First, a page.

2B Rankings Using ZiPS ROS

The folks at Baseball Think Factory are kind enough to supply Fangraphs with projected ZiPS values for each player covering the rest of the season. These values take the player’s preseason projection and how they have produced so far in 2012 and then estimate the player’s stats for the rest of the season.

I used Zach Sander’s formula to rank only 2B for the rest of the season.using z-scores. Here are the rest of season values for 2B order by their current z-score and some thoughts on the rankings:

Name AVG Runs HRs RBIs SB Z-Score
Robinson Cano 0.299 72 18 76 5 7.3
Ian Kinsler 0.273 77 18 56 19 4.9
Michael Cuddyer 0.287 62 16 66 8 4.6
Dustin Pedroia 0.296 69 14 56 15 4.5
Dan Uggla 0.252 67 22 65 1 4.4
Brandon Phillips 0.276 66 13 60 12 3.4
Ben Zobrist 0.258 65 15 61 12 2.8
Michael Young 0.290 55 11 60 5 2.6
Jason Kipnis 0.260 66 14 56 12 2.4
Jose Altuve 0.295 63 8 51 25 2.3
Neil Walker 0.268 57 11 65 7 2.1
Howie Kendrick 0.274 58 12 52 11 1.6
Aaron Hill 0.262 53 14 54 9 1.1
Allen Craig 0.286 42 13 54 3 1.1
Kelly Johnson 0.244 59 17 48 10 0.9
Danny Espinosa 0.226 61 15 51 13 -0.1
Dustin Ackley 0.259 61 10 41 8 -0.2
Rickie Weeks 0.242 56 15 40 8 -0.6
Johnny Giavotella 0.270 57 5 44 9 -0.7
Omar Infante 0.290 44 7 41 4 -0.7
Mike Aviles 0.271 44 9 43 10 -1.1
Daniel Murphy 0.297 34 5 42 4 -1.6
Gordon Beckham 0.247 52 9 41 4 -1.8
Darwin Barney 0.271 55 2 36 7 -2.0
Ryan Roberts 0.245 46 10 41 11 -2.3
Steve Lombardozzi 0.269 49 4 35 13 -2.4
Trevor Plouffe 0.236 48 11 38 3 -2.6
Jemile Weeks 0.257 53 4 34 19 -2.7
Sean Rodriguez 0.232 46 10 38 8 -3.1
Mark Ellis 0.257 44 5 33 9 -3.4
Ruben Tejada 0.264 44 2 35 6 -3.5
Orlando Hudson 0.243 48 6 34 9 -3.5
Maicer Izturis 0.271 35 3 30 9 -4.2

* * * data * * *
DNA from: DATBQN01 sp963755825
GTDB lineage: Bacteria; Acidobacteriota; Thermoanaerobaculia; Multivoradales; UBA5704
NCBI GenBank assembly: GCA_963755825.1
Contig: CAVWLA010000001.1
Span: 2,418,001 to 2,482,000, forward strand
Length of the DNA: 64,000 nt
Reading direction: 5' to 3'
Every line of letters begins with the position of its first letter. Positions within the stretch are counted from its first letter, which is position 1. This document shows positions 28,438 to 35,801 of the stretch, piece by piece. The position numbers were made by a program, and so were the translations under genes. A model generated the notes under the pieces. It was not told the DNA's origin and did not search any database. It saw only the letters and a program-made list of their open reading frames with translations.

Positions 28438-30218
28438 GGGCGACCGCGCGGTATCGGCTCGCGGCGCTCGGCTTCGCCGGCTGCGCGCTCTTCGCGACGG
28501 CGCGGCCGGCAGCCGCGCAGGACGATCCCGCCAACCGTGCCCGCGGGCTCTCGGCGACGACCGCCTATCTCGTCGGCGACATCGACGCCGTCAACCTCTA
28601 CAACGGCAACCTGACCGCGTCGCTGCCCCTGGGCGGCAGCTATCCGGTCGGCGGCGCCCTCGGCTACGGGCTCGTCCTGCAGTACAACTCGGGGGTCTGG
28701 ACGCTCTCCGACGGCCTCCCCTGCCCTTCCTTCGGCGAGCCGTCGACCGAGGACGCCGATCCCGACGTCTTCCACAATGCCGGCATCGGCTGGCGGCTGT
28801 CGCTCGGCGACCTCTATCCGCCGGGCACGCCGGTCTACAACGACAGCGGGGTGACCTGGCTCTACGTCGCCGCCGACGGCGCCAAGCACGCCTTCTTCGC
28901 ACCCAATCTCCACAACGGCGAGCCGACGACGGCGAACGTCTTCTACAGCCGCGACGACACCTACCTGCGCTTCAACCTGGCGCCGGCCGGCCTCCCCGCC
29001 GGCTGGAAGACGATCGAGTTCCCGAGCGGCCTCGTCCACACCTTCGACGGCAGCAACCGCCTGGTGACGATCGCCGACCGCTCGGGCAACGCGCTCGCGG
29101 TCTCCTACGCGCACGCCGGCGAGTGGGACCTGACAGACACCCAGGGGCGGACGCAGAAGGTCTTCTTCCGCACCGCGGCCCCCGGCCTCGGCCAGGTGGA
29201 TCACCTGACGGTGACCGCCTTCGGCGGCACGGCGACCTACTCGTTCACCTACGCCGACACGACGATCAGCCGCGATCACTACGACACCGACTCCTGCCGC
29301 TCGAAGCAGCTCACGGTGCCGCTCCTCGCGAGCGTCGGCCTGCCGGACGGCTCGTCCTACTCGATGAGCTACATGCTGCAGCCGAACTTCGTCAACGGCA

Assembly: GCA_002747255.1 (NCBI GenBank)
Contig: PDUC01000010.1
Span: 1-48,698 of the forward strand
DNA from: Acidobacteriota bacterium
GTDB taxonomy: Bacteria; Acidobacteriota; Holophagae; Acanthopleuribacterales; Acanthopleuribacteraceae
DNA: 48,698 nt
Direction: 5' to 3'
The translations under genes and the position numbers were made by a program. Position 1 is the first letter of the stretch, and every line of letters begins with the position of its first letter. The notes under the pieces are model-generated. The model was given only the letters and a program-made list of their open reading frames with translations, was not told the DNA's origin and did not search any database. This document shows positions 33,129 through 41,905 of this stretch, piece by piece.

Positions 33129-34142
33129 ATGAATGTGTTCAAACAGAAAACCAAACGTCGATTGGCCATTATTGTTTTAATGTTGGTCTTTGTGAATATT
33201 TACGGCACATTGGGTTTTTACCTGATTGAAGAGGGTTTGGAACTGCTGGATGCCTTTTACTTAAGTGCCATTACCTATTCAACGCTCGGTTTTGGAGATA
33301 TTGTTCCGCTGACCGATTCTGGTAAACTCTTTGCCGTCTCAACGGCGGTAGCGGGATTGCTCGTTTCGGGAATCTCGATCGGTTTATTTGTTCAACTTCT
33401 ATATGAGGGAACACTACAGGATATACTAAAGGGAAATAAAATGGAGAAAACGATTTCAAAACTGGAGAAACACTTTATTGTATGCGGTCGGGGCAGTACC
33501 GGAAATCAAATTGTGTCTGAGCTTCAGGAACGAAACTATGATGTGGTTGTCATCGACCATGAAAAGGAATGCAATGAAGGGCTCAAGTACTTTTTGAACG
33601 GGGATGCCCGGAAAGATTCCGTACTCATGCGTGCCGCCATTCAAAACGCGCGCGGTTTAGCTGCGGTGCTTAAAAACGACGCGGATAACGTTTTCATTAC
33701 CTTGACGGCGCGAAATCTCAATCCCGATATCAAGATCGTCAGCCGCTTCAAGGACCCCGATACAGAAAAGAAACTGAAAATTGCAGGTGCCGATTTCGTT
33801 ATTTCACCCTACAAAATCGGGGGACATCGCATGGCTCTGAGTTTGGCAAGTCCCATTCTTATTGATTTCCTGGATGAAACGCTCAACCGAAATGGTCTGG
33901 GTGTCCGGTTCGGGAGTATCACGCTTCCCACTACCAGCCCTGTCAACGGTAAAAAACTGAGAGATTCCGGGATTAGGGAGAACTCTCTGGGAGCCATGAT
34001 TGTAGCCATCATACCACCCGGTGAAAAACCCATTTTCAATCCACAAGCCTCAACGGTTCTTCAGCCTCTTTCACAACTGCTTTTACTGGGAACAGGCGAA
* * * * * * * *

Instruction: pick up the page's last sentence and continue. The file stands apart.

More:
Ryan Raburn 0.238 35 9 34 2 -4.4
Alexi Casilla 0.260 39 2 23 12 -5.2


– Cano is the top rated 2B by a bit. Most of his extra value, compared to the 2B ranked after him, is from the extra RBIs he looks to produce.

– Kinsler, Cuddyer, Pedroia and Uggla are grouped closely together. A team could look at moving one of these 4 for one of the others depending on a team’s need. An example would be trading Pedroia for Uggla if a team is in need of a little extra power (HR and RBIs) and can take a hit in AVG and SBs.

Jose Altuve looks to be the 2B that has moved up the most since the beginning of the season.

Kelly Johnson and Rickie Weeks see their value depressed due to their low AVG. If a team needs power and can handle the low AVG, they are nice options.

Ryan Roberts looks like he remembered who he was and is now back to being irrelevant in fantasy baseball.

Jemile Weeks, even though ranked low, will be an option for a team desperate for SBs.

– I am a little surprised to see Mark Ellis so low. He has been a nice source of Runs this season.

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Jeff writes for FanGraphs, The Hardball Times and Royals Review, as well as his own website, Baseball Heat Maps with his brother Darrell. In tandem with Bill Petti, he won the 2013 SABR Analytics Research Award for Contemporary Analysis. Follow him on Twitter @jeffwzimmerman.

27 Responses to “2B Rankings Using ZiPS ROS”

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  1. Mike M says:

    Where’s Robert Andino?

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  2. Ben G. says:

    Wow, ZiPs doesn’t really care for Jason Kipnis, especially since it had him almost going 20-20 in the preseason. I feel he’s at least kept that pace.

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    • Scott Clarkson says:

      This is ZiPS “ROS” : rest of season (i.e. these numbers do NOT include #’s already accumulated this year). Add his 6 HR and 6 SB already in the bank to these totals for final projected season line which would be 20HR/18SB….I guess he is who we thought he was.